Geospatial Assessment of Land Use and Land Cover Patterns
The Black Volta Basin in Ghana has experienced some losses in its productive lands due to mining. This study assessed the Land use/cover (LULC) changes within the Basin for a period of eighteen years, and mapped current and potential mining hotspots in the Basin. The study used multispectral Landsat images for the years 2000, 2015 and 2018. Supervised classification method and Spectral Angle Mapper were used to classify and map the LULC types. Feature-based extraction method was then used to delineate mining sites along the River in the Basin. Six (6) LULC types were classified. Findings from the study revealed that four of the classified LULC experienced some form of decline between the years 2000 and 2018, except Bareland and settlements which consistently increased within the period, with Barelands recording the highest increase of 21% between 2000 and 2015 and 18% between 2015 and 2018, signaling a sharp increase in the three year period. From the feature-based extraction, 312 segments of an average area of 8.4 km2 of each segment were found to be mining sites from the 2018 image analysis, which is about 80% of the total Bareland in 2018. Likewise, 146 segments of an average area of 3.9 km2 of each segment were found to be potential mining sites. This implies that mining within the basin is threatening other LULC and hence, reclamation and restoration activities need to be intensified. The outcome of this research could facilitate technological strategies towards restoration projects within the Basin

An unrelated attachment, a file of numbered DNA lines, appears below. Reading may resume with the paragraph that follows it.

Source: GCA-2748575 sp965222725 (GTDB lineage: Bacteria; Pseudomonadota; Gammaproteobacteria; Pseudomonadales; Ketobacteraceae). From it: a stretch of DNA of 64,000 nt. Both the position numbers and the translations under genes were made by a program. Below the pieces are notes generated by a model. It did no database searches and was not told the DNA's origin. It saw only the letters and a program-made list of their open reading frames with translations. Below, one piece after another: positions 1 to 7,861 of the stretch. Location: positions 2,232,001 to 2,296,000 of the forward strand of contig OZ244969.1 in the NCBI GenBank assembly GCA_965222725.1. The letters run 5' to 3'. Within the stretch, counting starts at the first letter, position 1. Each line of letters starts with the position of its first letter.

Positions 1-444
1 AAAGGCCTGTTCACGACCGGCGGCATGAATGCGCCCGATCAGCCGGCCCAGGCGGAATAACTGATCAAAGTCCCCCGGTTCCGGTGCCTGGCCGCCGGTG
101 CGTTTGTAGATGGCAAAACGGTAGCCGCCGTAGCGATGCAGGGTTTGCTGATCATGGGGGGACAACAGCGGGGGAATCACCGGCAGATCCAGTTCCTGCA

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Journal of Remote Sensing & GIS
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